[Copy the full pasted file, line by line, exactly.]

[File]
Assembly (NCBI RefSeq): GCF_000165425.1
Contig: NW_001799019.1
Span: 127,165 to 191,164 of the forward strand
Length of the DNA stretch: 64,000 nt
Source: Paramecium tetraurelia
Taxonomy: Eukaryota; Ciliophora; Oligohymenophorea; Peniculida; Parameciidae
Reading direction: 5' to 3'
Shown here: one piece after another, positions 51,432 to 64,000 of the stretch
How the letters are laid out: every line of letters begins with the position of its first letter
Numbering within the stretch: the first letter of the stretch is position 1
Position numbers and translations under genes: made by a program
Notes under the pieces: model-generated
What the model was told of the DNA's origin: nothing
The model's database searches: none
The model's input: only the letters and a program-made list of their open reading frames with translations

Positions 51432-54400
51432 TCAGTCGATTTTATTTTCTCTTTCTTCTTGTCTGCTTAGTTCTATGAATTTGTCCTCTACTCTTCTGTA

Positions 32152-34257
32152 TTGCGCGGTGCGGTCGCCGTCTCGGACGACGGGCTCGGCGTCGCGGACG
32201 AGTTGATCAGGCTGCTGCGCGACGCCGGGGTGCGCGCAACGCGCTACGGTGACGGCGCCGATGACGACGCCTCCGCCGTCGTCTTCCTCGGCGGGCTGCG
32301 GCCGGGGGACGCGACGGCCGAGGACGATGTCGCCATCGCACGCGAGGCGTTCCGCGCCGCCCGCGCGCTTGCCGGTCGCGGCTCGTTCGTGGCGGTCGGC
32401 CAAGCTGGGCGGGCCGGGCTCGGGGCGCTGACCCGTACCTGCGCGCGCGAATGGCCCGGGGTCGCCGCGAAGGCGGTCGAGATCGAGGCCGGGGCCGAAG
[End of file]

Assembly (NCBI RefSeq): GCF_000165425.1
Contig: NW_001799019.1
Span: 127,165 to 191,164 of the forward strand
Length of the DNA stretch: 64,000 nt
Source: Paramecium tetraurelia
Taxonomy: Eukaryota; Ciliophora; Oligohymenophorea; Peniculida; Parameciidae
Reading direction: 5' to 3'
Shown here: one piece after another, positions 51,432 to 64,000 of the stretch
How the letters are laid out: every line of letters begins with the position of its first letter
Numbering within the stretch: the first letter of the stretch is position 1
Position numbers and translations under genes: made by a program
Notes under the pieces: model-generated
What the model was told of the DNA's origin: nothing
The model's database searches: none
The model's input: only the letters and a program-made list of their open reading frames with translations

Positions 51432-54400
51432 TCAGTCGATTTTATTTTCTCTTTCTTCTTGTCTGCTTAGTTCTATGAATTTGTCCTCTACTCTTCTGTA

Positions 32152-34257
32152 TTGCGCGGTGCGGTCGCCGTCTCGGACGACGGGCTCGGCGTCGCGGACG
32201 AGTTGATCAGGCTGCTGCGCGACGCCGGGGTGCGCGCAACGCGCTACGGTGACGGCGCCGATGACGACGCCTCCGCCGTCGTCTTCCTCGGCGGGCTGCG
32301 GCCGGGGGACGCGACGGCCGAGGACGATGTCGCCATCGCACGCGAGGCGTTCCGCGCCGCCCGCGCGCTTGCCGGTCGCGGCTCGTTCGTGGCGGTCGGC
32401 CAAGCTGGGCGGGCCGGGCTCGGGGCGCTGACCCGTACCTGCGCGCGCGAATGGCCCGGGGTCGCCGCGAAGGCGGTCGAGATCGAGGCCGGGGCCGAAG